Definition of Doubloons

1. Noun. (plural of doubloon) ¹



¹ Source: wiktionary.com

Definition of Doubloons

1. doubloon [n] - See also: doubloon

Doubloons Pictures

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Lexicographical Neighbors of Doubloons

doubletted
doublewide
doublewides
doubleword
doublewords
doubleyou
doubleyous
doubling
doubling down
doubling time
doubling up
doublings
doubloon
doubloonie
doubloonies
doubloons (current term)
doublure
doublures
doubly
doubly armed suture
doubly even
doubly heterozygous
doubly labeled water
doubly magic
doubly transitive verb
doubly transitive verb form
doubt
doubtable
doubtance
doubted

Literary usage of Doubloons

Below you will find example usage of this term as found in modern and/or classical literature:

1. Blackwood's Edinburgh Magazine (1829)
"Cork, Ц. Price* of Gold and Silver, per ox.—Foreign gold, in bare, £3 : 17 : 0 per oz. New doubloons, £0:0: Ou. New Dolían, 4s. 94<L Silver in bars, stand. ..."

2. Commentaries on the Law of Bailments: With Illustrations from the Civil and by Joseph Story, James Schouler (1878)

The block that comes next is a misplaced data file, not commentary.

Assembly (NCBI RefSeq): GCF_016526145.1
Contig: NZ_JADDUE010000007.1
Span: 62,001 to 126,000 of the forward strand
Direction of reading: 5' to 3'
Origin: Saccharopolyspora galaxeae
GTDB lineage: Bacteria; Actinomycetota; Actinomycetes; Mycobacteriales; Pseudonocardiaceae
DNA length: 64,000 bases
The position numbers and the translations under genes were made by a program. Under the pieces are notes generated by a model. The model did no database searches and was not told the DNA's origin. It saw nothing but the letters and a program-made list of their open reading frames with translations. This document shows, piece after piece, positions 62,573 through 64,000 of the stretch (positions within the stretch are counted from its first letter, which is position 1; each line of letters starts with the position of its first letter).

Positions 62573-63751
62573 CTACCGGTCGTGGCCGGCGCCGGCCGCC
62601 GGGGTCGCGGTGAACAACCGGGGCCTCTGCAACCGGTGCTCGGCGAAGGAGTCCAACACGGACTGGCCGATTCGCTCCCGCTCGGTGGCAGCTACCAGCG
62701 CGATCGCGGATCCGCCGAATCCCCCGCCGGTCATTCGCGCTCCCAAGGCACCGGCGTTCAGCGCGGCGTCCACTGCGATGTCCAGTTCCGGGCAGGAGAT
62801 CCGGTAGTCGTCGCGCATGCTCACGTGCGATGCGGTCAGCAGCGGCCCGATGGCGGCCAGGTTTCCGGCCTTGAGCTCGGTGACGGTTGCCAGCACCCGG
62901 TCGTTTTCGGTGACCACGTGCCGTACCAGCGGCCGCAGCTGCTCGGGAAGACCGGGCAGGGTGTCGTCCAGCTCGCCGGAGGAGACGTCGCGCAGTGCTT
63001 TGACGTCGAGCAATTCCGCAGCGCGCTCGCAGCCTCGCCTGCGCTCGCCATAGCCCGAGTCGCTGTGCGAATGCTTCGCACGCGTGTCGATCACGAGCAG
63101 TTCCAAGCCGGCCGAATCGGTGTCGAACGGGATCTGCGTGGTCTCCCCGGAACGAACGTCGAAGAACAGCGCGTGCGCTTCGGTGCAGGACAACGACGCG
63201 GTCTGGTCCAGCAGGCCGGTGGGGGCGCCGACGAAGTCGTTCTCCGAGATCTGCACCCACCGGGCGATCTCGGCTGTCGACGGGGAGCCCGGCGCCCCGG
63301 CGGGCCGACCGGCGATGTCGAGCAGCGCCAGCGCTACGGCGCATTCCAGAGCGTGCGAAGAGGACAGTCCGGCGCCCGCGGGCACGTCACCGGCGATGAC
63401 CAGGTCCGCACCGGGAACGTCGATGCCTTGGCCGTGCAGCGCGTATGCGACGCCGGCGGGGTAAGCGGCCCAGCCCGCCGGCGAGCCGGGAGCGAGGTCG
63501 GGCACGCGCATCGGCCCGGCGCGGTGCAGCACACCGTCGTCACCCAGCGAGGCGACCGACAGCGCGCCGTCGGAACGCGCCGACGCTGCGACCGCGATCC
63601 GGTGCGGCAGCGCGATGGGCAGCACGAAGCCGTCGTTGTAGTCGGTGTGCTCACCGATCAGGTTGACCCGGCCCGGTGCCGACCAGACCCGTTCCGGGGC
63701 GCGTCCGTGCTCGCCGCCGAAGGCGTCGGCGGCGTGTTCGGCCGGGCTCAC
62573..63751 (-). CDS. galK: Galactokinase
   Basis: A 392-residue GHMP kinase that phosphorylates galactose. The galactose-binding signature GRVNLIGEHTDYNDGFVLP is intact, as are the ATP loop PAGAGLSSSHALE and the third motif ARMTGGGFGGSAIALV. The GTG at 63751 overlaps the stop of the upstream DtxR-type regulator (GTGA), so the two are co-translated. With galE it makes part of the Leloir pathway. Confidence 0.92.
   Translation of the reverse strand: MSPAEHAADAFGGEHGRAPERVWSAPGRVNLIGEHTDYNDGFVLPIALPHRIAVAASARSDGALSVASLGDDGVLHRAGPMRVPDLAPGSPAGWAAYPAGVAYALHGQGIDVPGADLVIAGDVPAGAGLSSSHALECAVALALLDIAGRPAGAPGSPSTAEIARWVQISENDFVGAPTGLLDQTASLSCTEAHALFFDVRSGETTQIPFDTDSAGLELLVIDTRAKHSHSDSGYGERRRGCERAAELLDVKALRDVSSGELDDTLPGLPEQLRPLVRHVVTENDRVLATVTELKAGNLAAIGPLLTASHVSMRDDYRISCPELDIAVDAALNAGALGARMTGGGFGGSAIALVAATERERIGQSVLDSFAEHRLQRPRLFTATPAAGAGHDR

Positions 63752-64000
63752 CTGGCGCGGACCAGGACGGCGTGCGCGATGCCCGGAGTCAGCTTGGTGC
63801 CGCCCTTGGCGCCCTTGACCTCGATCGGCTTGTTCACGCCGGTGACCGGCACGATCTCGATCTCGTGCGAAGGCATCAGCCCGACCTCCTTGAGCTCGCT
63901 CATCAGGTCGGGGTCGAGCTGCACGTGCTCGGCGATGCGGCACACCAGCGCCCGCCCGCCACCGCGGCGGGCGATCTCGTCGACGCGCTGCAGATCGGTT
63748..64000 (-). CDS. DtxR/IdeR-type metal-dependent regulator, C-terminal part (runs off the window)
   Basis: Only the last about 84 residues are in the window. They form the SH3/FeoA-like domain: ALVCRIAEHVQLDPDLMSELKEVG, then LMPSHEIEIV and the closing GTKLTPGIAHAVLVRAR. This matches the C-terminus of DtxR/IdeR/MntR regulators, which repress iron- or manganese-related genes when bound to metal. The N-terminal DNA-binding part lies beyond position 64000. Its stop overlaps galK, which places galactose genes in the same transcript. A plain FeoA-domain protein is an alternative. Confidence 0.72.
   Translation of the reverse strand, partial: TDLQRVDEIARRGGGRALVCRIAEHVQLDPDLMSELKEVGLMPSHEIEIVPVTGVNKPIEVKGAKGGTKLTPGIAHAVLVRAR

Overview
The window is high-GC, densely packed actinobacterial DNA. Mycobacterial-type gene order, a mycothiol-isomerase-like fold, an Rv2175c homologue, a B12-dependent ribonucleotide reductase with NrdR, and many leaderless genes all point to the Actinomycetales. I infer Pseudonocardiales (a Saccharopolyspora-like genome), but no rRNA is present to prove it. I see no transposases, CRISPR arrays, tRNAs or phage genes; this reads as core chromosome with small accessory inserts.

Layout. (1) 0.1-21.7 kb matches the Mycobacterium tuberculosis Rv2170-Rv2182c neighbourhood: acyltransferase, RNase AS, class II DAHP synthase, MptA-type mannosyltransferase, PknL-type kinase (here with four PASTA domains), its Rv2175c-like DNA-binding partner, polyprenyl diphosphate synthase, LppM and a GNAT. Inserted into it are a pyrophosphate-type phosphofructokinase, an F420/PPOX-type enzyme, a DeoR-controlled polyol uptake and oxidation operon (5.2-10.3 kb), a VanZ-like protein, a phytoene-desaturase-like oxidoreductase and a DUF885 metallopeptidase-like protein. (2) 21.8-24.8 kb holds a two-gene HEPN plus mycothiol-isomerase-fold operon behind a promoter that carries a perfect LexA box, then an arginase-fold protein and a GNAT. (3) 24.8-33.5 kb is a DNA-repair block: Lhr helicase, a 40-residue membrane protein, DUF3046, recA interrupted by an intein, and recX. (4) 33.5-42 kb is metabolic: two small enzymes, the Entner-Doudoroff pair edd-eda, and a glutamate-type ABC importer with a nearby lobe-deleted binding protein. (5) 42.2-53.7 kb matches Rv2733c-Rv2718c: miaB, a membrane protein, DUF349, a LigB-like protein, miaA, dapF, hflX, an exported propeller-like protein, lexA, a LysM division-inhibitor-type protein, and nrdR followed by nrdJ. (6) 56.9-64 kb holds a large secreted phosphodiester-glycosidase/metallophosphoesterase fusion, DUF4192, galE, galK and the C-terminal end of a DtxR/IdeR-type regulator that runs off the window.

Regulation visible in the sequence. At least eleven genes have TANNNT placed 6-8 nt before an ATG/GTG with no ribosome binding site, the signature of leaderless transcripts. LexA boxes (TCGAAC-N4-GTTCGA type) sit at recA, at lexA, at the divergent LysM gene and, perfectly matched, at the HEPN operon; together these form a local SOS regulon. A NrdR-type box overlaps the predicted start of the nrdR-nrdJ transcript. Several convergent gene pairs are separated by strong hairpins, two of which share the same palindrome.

"A master of a ship had gratuitously taken charge of and received on board of his vessel, a box containing doubloons and other valuables, belonging to a ..."

3. The Autobiography of Elder Joseph Bates: Embracing a Long Life on Shipboard by Joseph Bates (1868)
"... Prisoners—Search for Money—doubloons Boiling with Salt Beef-—Crew and Passengers Released— Season of Prayer—Arrival at Rio Janeiro—Bethel Meeting—Rio ..."

4. The Court of France in the Sixteenth Century, 1514-1539 by lady Catherine Hannah Charlotte Jackson (1896)
"Journeying Toward the Sea. — A Halt in the Preparations.— Europe Astounded.— The Feast of Pentecost. — Europe's Mightiest Prince.—The Old Spanish doubloons. ..."

5. Tate's Modern Cambist: A Manual of Foreign Exchanges and Bullion, with the by William Tate, Harry Tucker Easton (1908)
"3rf. per oz.; in Paris Fr. 82 35 cents, each. Required the arbitrated rate of exchange. ? = 20 Shillings. *75i = 1 ounce. 868 = 1000 doubloons. ..."

6. A Dictionary of Spanish Painters: Comprehending that Part of Their Biography by A. O'Neil (1834)
"... that he was employed on various embellishing pomps for the holy week, and that on the occasion he was paid a hundred and twenty gold doubloons.—Seville. ..."

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